The Mayor and the City must have confidence in the person chosen to merge and manage this new entity with a broader mission to economically develop the City. In order to give that person the confidence to go about that responsibility I am proposing that they be given a contract with a term and compensation commensurate with the Police and Fire Commissioners, School Superintendent, Massport and MassDevelopment Directors. This will allow that person to make independent decisions in the best long-term interest of the City. I propose a minimum set of professional requirements be put in place for the BEDA director, who will be nominated by the Mayor and approved by the BEDA board.

Along with these management changes I will propose that the BEDA board and all other development-related boards are limited to two five year terms. The appointments will be staggered so no complete board is ever being replaced. The Mayor will appoint four members and the City Council will appoint one. I will also set a requirement that the BEDA Board must have three out of the Mayor’s four nominees be representative of 1) the financial community ( banks, mutual funds, private equity and 2) the general business community consisting of architectural, hospitality, or non-profit community and 3) one neighborhood representative.

5.     Establishment of The Mayor’s Economic Development Cabinet

Many city agencies that are not visible to the economic development process in Boston but play a key role will be part of a larger group, chaired by the Mayor. This Mayor’s Economic Development Cabinet would meet bi-weekly, would include the heads of Inspectional Services Department (ISD), Capital Planning, City Assessor, Environmental Review, Transportation Department and others who all can play a key role in helping to make economic development move forward in the presence and decision making of the Mayor. Including those agencies in this process will allow for problem solving and creative solutions, making economic development more efficient and timely in Boston.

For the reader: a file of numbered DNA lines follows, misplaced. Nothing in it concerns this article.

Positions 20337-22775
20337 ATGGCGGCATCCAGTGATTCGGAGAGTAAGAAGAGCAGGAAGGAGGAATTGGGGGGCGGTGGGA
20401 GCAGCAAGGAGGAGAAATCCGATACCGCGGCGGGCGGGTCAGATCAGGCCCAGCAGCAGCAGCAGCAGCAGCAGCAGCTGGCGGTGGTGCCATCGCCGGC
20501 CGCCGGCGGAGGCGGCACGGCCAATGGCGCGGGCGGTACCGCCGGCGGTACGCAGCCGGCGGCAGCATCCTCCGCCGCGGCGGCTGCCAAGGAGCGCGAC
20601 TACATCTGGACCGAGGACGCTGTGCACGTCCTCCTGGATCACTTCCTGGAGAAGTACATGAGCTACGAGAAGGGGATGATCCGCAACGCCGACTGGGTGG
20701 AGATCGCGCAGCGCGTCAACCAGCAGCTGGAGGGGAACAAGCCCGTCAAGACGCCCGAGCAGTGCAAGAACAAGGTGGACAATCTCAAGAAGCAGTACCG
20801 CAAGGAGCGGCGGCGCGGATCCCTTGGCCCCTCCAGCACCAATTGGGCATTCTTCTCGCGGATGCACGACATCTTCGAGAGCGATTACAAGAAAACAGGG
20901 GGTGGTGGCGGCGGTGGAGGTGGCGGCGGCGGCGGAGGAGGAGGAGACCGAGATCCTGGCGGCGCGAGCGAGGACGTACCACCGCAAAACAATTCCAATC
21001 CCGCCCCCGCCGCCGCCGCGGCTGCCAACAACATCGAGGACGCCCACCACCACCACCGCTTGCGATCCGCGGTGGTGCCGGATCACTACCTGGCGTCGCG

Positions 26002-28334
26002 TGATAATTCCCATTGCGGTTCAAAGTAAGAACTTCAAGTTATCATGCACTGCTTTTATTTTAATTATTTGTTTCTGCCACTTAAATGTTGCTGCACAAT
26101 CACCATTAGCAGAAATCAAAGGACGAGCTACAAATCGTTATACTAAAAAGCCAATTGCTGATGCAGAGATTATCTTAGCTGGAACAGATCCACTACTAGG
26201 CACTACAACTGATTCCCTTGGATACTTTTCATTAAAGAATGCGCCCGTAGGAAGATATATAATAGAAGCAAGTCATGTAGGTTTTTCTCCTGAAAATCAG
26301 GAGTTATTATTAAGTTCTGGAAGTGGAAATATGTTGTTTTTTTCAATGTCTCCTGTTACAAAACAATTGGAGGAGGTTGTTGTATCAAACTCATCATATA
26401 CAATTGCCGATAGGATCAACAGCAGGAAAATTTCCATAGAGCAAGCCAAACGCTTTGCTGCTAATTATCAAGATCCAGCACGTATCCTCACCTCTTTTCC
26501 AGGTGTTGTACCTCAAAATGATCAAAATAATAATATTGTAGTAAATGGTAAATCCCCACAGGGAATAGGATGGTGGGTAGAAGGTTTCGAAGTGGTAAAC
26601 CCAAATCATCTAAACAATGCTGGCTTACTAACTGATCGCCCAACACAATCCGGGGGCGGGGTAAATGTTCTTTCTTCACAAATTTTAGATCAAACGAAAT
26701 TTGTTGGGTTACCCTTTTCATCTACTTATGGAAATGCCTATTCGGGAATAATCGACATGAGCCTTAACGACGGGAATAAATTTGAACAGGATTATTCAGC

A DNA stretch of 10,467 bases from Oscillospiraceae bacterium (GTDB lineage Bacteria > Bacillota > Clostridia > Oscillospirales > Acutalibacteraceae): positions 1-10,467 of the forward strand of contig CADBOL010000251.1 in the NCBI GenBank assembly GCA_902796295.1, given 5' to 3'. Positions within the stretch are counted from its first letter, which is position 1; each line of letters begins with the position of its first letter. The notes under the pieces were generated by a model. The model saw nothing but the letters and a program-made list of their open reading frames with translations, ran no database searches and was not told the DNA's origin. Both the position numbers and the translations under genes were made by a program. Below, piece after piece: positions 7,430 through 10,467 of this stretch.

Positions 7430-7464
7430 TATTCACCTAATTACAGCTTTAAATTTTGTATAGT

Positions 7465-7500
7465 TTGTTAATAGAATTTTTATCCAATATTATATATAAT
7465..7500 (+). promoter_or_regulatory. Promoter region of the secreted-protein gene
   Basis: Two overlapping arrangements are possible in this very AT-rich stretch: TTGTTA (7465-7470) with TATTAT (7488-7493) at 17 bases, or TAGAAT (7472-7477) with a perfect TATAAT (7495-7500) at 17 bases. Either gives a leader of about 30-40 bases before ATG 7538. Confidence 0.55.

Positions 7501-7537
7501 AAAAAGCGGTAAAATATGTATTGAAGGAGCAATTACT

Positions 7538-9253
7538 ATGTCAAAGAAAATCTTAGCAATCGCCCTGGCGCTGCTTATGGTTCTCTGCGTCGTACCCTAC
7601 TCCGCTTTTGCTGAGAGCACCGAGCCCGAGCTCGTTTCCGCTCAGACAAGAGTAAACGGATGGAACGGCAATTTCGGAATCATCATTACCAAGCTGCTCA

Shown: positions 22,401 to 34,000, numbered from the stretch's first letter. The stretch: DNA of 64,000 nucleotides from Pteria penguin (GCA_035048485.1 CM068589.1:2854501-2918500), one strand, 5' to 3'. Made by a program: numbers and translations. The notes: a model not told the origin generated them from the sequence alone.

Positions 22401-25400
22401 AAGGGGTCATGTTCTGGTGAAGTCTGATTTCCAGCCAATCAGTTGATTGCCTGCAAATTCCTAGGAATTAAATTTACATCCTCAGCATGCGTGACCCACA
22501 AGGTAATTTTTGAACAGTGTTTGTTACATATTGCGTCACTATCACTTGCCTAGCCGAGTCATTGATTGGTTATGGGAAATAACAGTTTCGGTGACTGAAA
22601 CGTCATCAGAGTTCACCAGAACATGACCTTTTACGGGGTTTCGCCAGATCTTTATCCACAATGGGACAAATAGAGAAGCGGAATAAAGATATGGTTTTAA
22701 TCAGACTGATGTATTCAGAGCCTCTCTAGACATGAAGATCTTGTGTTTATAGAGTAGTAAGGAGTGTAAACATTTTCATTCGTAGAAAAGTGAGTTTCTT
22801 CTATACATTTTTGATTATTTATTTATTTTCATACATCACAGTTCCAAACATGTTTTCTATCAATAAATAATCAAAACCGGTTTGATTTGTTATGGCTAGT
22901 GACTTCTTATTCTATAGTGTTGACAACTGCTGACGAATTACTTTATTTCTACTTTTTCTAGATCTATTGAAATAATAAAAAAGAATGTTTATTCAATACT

6.     Neighborhood Development

While much attention gets paid to downtown and other adjacent areas that can, and should handle large-scale urban core and regional development, the business districts of Boston’s neighborhoods are vital to those residents and business owners for their day-to-day business commerce. I will establish a Neighborhood Business Revitalization Department (NBRD) that will bring residents, planners, development experts and business owners together to look anew at what type and scale of development meet the citywide demand for workforce and affordable housing, and create a lasting anchor for neighborhood businesses going forward. With many business districts either on bus lines directly, or adjacent to them and with train service nearby for most areas this initiative should be viewed as an extension of how Transit Oriented Development has been viewed historically by city and state government for new development around train service. Many of these business districts have city owned buildings or surface parking lots that need to be considered by all as possible opportunities to create more jobs and commerce closer to where residents live and work outside of the downtown core. NBRD will also seek legislative relief from current state laws regarding liquor licenses. NBRD will look to develop a process for a two-tiered liquor license system that will allow for small neighborhood restaurants to have access to affordable liquor licenses, knowing the economic growth these businesses can spur in neighborhoods.

BEDA will work with neighborhood leaders and small businesses, the corporate and nonprofit sectors, and our institutions of higher education to create an innovation district to serve Dorchester, Roxbury and Mattapan -- neighborhoods that have been hard-hit by the recent recession, and that pockets of unemployment that may double or triple the city's unemployment rate.

7.     Addressing Stalled Designated Developments

Within the existing city agencies there are many developments that have been designated by various city agencies for a particular project but have been unable to perform on those designations dating back several years. In the first six months of my administration, every project developer that has any city owned land under designation will be required to meet with the city and show their progress and specific path forward to development or their designation will be terminated. The city will then seek other developers who may be in a better position to perform and move these projects to create jobs and needed housing on these sites.

 8.     Target the Revitalization of the Downtown City Core